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Ascension Music Musings May 20, 2023

May 20, 2023

This Sunday we celebrate the Ascension with lots of music.

As usual, I need to credit the with this write up of our tune of the day: IN BABILONE is from Oude en Nieuwe Hollantse Boerenlieties en Contredansen (Old and New Dutch Peasant Songs and Country Dances), a collection of over a thousand tunes, dances, and marches of Dutch, French, and English origin. The tune name derives from the incipit of a Dutch ballad drawn from the apocryphal Bel and the Dragon, which opens “In Babylon, with lack of wisdom, men worshiped Bel (Baal) the silent idol.”

Ralph Vaughan Williams discovered an arrangement of this tune by Julius Röntgen (1855-1932) and included it in The English Hymnal (1906), from which it gained widespread use. An important Dutch pianist, composer, conductor, scholar, and editor, Röntgen studied music in Leipzig and later he moved to Amsterdam, where he taught at the Amsterdam Conservatory and in 1886 he became conductor of the Society for the Advancement of Musical Art. He returned to the Conservatory as director in 1918, and then retired in 1924 to devote himself to composition. He was a friend of leading composers of his day, including Liszt, Brahms, and Grieg, and wrote a biography of Grieg.

The hymn is used for Hail thou once despised Jesus, and also for the Ascension words today: See the Conqueror mounts in triumph, written by Greek scholar Christopher Wordsworth (1807-1885). Wordsworth was the nephew of the great lake-poet, William Wordsworth. He was educated at Winchester, and at Trinity College, Cambridge, where he graduated with high honors, in 1830; M.A. in 1833; D.D. in 1839. He was elected Fellow of his College in 1830, and public orator of the University in 1836; received Priest’s Orders in 1835; head master of Harrow School in 1836; Canon of Westminster Abbey in 1844; Hulsean Lecturer at Cambridge in 1847-48; Vicar of Stanford-in-the-Vale, Berks, in 1850; Archdeacon of Westminster, in 1865; Bishop of Lincoln, in 1868. He wrote lots of prose and also a publication of 127 hymns in 1862.

The prelude is based on this tune by Lutheran organist/composer Michael Burkhardt (b.1957). I play many of his settings based on the hymn tunes we use liturgically. You can find his full bio here.

For the Song of Praise we will all sing Canticle 13, Benedictus es Domine, a setting by beloved English composer John Rutter CBE (b. 1945). I always have the kids count how many times we say “Glory to You” (12 if you count the descant) and work on their round vowels.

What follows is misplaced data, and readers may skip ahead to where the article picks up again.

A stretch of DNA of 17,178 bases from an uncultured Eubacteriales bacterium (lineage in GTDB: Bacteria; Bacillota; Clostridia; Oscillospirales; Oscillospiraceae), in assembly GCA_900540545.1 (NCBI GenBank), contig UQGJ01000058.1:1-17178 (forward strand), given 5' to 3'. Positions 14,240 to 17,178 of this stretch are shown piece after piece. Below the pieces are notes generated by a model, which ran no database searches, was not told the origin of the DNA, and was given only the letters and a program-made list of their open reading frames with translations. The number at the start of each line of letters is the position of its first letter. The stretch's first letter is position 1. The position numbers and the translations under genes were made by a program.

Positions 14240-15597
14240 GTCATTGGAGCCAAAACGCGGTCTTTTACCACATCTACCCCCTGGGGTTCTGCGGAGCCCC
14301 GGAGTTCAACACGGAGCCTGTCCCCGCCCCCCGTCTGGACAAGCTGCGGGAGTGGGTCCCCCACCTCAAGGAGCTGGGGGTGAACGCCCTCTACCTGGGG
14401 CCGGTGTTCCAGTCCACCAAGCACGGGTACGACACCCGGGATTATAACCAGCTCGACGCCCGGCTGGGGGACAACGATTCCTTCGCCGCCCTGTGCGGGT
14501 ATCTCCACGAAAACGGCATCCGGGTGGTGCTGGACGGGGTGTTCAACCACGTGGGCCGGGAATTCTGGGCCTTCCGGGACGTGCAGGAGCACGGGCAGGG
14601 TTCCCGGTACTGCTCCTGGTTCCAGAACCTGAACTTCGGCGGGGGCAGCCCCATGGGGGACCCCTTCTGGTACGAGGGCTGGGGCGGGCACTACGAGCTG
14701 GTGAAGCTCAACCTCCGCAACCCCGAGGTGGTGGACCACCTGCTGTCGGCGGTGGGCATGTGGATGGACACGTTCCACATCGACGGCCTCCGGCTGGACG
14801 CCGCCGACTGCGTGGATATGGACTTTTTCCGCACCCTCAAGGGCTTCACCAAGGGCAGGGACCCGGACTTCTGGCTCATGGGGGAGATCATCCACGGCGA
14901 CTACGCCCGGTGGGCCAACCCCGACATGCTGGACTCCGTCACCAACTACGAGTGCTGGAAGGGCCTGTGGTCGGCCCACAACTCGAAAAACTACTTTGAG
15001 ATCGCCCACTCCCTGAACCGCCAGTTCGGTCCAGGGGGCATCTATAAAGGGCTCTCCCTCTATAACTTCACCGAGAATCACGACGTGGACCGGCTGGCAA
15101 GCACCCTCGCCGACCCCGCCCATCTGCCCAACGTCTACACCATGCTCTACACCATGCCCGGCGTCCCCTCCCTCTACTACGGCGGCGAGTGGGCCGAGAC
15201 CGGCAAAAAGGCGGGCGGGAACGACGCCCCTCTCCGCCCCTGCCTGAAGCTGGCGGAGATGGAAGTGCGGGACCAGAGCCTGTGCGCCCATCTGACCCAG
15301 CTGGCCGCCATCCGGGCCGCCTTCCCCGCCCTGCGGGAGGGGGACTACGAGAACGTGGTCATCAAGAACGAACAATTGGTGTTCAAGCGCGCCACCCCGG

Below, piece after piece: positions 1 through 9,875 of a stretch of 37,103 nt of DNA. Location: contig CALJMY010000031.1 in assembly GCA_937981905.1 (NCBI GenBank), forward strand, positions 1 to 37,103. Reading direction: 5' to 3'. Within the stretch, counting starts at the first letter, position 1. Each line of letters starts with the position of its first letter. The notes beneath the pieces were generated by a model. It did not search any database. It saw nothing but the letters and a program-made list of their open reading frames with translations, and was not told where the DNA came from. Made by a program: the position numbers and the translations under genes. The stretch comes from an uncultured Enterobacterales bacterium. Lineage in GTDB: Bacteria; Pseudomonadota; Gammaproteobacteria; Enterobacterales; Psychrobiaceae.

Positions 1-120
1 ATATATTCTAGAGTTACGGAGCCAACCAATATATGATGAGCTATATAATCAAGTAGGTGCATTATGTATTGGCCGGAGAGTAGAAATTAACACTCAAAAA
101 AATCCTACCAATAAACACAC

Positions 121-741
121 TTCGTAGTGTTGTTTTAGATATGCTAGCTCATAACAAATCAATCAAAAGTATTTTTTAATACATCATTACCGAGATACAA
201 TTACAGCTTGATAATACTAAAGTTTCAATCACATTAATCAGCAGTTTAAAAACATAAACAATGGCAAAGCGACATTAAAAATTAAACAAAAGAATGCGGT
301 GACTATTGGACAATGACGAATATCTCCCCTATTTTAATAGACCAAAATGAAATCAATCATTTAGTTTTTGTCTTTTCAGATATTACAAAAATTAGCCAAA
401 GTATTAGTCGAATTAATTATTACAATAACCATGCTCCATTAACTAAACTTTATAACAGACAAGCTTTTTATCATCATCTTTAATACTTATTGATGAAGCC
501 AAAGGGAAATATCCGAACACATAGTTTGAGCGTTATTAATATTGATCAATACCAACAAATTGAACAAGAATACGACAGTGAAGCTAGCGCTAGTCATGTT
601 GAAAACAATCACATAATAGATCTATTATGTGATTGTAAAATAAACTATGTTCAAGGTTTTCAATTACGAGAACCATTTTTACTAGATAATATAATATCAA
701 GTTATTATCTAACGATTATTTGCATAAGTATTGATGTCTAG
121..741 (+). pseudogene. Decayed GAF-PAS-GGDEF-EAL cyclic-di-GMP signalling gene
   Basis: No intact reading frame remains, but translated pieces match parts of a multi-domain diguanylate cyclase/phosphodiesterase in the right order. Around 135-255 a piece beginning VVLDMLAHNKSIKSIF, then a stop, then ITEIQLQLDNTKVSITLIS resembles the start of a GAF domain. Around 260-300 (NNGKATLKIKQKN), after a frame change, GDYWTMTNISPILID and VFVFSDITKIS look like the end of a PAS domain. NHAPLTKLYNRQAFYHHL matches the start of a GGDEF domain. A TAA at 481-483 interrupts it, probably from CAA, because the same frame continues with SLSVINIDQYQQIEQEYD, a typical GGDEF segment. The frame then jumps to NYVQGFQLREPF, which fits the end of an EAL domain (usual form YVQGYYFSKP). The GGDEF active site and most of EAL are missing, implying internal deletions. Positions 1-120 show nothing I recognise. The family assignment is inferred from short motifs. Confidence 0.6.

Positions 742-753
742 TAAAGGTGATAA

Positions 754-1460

The choir is continuing our practice of Anglican chant psalms, (Psalm 68 to a tune by Victorian John Goss (1800-1880)) so we can prepare for our trip to Wells Cathedral July 27-August 5, 2024. The choir will be getting a direct mailing about this within the week with full details. If you would like to know more as well, reach out to me and/or come to a short information meeting after Choir Recognition Sunday on June 11.

Our offertory anthem is a nice big one, since I am enjoying the fact that the Sunday after Ascension is NOT memorial weekend this year, and choir attendance should be decent. So in honor of you-know-who “and pronounce his name correctly” Ralph Vaughan Williams (1872-1958). we will be singing O Clap Your Hands. He composed this setting of verses from Psalm 47 in 1920 for a six-part choir, organ, brass, and percussion. He later also made versions for orchestra and for organ (which is what we will do—making liberal use of a loud trumpet stop!).

The communion hymn is MIDDLEBURY, a tune from The Sacred Harp (1835), harmonized by our friend Jack Burnam (b.1946) who you can read about here. This gives the choristers a chance to ring bells and sing one last Easter hymn, although I associate this Charles Wesley (1707-1788) text with Ascension. The organ setting is by blind jazz great George Shearing (1919-2011).

Our last hymn is CORONATION which is a grand tune by New Englander Oliver Holden (1765-1844). The text by British Edward Perronet (1726-1792) uses lots of the imagery of the monarchy to describe Jesus’ Ascension to the “throne of God.” For those who prefer a more down-to-earth explanation for the Ascension, think of it as Jesus going to “work from home.”

Finally the postlude is a setting of a triumphant tune from the G. F. Handel (1685-1750) opera Judas Maccabeus. The Easter text, Thine is the Glory is not in our Hymnal 1982 but is in many others. However we at Grace know it better for its Advent text “Daughter of Zion”—the theme song for our teen SSA group. The composer is Emily Maxton Porter (b.1942) pupil of the great Paul Manz, former organist at St. Philip’s Lutheran Church in Fridley, Minnesota, following positions as Organist and Children’s Choir Director at several churches in the Milwaukee area, in Toledo, and in Robbinsdale, Minnesota. She was also Professor of Theory and Organ at Lynchburg College, in Virginia, and Asst. Professor of Organ and Theory at Concordia College in St. Paul.

Time to take my Easter decorations down!


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